St Luke's Church of England, Brisbane
The building was designed by architect John Smith Murdoch in 1903 and built in 1904 on land purchased by the Church of England for a new mission church. It was known as St. Luke's Church of England  and housed the congregation during 1904-1910 – the period of reconstruction of the St. John's Cathedral in Brisbane's Fortitude Valley. The Cathedral was dedicated on 14 August 1904 by the Venerable A E David, Archdeacon of Brisbane and on 21 December 1904, Saint Clair George Alfred Donaldson was enthroned as the Bishop of Brisbane in this cathedral. From 1910 until the 1950s it was used for its original purpose as the headquarters of the Church of England Mission, who had, until then, rented rooms around Brisbane. The mission, while based here, worked amongst the underprivileged people of Brisbane, providing food and shelter for the destitute, and saving young girls from moral degradation. During this period it housed many clubs including the Newspaper Boys Club, the overseas girls club, and in 1917, an ANZAC Club. The building provided a meeting place for these groups in its basement rooms, and a place for recreational gatherings in its upper cathedral. From the 1950s until 1977 it was no longer used as Mission headquarters, but remained the meeting place for the Synod of the Anglican Diocese of Brisbane, and for World War I and World War II veterans.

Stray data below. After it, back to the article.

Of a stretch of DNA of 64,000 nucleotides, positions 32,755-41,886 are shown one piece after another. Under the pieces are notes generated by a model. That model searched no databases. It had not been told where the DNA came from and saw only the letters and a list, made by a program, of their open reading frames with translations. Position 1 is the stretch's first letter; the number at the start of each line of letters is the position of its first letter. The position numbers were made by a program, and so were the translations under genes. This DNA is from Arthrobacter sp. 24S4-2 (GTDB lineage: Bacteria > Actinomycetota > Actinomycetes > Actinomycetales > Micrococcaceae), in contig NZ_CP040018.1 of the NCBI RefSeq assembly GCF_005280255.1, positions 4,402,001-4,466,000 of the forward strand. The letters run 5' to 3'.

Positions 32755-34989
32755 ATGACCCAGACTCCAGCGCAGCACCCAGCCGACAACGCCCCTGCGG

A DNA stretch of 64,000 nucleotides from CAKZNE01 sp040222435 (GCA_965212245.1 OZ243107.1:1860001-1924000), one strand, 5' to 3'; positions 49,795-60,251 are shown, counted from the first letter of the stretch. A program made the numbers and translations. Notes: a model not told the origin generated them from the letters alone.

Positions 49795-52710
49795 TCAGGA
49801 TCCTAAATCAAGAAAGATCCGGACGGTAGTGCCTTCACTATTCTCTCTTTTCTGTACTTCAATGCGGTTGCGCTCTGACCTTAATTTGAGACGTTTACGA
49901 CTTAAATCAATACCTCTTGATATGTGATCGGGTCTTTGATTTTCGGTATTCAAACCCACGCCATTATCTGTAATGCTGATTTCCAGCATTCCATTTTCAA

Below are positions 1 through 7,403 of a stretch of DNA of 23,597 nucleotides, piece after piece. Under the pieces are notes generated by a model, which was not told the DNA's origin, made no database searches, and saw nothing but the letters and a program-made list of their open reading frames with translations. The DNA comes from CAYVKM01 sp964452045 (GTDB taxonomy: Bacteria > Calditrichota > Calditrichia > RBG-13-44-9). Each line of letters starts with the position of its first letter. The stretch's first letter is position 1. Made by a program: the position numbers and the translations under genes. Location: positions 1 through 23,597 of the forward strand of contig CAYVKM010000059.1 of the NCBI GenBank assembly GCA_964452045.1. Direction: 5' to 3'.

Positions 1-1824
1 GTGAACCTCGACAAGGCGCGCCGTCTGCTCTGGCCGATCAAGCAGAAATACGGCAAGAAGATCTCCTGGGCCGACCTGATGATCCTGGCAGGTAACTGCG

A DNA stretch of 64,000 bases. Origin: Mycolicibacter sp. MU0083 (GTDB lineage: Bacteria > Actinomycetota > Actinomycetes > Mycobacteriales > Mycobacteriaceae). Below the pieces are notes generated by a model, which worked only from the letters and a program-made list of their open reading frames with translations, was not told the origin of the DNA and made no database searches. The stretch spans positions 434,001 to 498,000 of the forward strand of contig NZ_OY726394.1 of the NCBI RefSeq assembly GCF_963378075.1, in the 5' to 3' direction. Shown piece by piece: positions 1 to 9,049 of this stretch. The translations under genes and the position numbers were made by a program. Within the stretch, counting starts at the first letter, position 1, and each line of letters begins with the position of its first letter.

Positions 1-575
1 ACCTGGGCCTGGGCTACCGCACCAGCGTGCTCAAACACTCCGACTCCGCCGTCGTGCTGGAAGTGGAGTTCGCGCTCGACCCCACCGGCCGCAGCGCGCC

The building is Romanesque in style and is dominated by a massive relieving archway with vertical openings at the end of the chancels. It has a small octagonal entry tower and a complicated roofed with hips and gables. The brick work is punctuated by the odd stone and colored brick bands and the roofing is rolled iron. The building has two separate entrances leading to both levels.